Edward J. Fuller, Penn State University Nathan Dadey, University of Colorado Boulder
There is widespread agreement among both researchers and policymakers that teacherquality is the single most important school-based factor influencing student test scores.There has long been evidence that students in high-needs schools
those schools servinglarge percentages of poor and minority students
have had less access to well-qualifiedand stable groups of teachers
. Largely in response to this concern, Teach for America(TFA) was created to provide high-quality teachers to high-need schools as a strategy toimprove student achievement and reduce the achievement gap. The underlying assumptionof the TFA strategy is that academically accomplished individuals provided with even ashort period of training will have a larger positive impact on student test scores thanexisting teachers in high-need schools. There has been contentious debate over theeffectiveness of TFA teachers in improving student test scores and other student outcomes, with little high-quality and independent research to inform policymakers about the actualeffects of TFA teachers on student test scores. At the beginning of March, Edvance Research, Inc. and Teach for America released areport titled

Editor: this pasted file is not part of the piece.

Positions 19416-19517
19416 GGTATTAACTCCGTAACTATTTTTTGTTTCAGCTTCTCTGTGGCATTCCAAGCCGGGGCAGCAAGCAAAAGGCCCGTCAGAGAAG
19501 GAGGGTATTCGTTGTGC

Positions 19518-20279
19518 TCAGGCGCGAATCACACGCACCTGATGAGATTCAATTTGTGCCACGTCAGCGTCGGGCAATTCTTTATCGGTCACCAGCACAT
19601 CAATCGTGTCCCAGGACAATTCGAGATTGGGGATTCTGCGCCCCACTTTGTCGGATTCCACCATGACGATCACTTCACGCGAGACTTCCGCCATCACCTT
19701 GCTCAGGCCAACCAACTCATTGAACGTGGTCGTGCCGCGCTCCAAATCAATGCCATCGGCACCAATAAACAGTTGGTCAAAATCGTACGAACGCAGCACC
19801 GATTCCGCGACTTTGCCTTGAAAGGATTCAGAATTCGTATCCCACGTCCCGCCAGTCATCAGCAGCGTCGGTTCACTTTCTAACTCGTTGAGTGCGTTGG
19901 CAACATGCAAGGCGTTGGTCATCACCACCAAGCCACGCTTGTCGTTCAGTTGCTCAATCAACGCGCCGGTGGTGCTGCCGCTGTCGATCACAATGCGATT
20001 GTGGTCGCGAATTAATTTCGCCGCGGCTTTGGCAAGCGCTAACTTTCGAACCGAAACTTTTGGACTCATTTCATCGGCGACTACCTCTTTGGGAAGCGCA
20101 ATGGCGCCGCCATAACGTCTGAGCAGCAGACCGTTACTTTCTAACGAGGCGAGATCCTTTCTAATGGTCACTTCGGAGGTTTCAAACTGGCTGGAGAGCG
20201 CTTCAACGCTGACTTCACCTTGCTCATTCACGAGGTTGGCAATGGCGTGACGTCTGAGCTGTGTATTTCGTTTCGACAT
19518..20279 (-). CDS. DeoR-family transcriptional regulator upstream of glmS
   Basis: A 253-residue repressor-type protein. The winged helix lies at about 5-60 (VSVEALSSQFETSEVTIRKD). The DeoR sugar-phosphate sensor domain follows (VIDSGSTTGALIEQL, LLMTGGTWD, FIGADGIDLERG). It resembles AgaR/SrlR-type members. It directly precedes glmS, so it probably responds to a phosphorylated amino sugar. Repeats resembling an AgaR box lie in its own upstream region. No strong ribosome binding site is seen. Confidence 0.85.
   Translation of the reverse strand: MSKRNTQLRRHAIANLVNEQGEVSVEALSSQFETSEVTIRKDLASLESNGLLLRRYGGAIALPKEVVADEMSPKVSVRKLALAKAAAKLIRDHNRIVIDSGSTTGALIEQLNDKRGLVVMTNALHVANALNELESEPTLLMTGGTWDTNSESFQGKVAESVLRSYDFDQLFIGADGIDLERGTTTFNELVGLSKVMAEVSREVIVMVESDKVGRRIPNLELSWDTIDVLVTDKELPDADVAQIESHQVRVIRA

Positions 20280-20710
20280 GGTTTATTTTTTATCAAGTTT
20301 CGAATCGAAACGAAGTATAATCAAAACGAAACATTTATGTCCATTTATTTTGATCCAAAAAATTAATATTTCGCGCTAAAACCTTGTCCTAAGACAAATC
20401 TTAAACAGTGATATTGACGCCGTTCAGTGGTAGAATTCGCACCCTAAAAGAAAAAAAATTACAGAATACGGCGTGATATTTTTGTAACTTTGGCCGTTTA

Evaluation of Teach for America in Texas Schools.
The report purportedly focused on estimating the impact of Teach for America (TFA) teachers on student testscores on the state-mandated Texas Assessment of Academic Skills (TAKS) in two sets of grade levels:
grades 4-5 and grades 6-8, which we refer to as the elementary grades andmiddle grades in this review.
More specifically, the report compares differences betweenaverage student TAKS scores for students taught by novice TFA and non-TFA teachers as well as by TFA alumni
and experienced non-TFA teachers
in mathematics and reading.The report adds to the growing literature base on TFA teachers in particular and the effectsof alternatively certified teachers in general.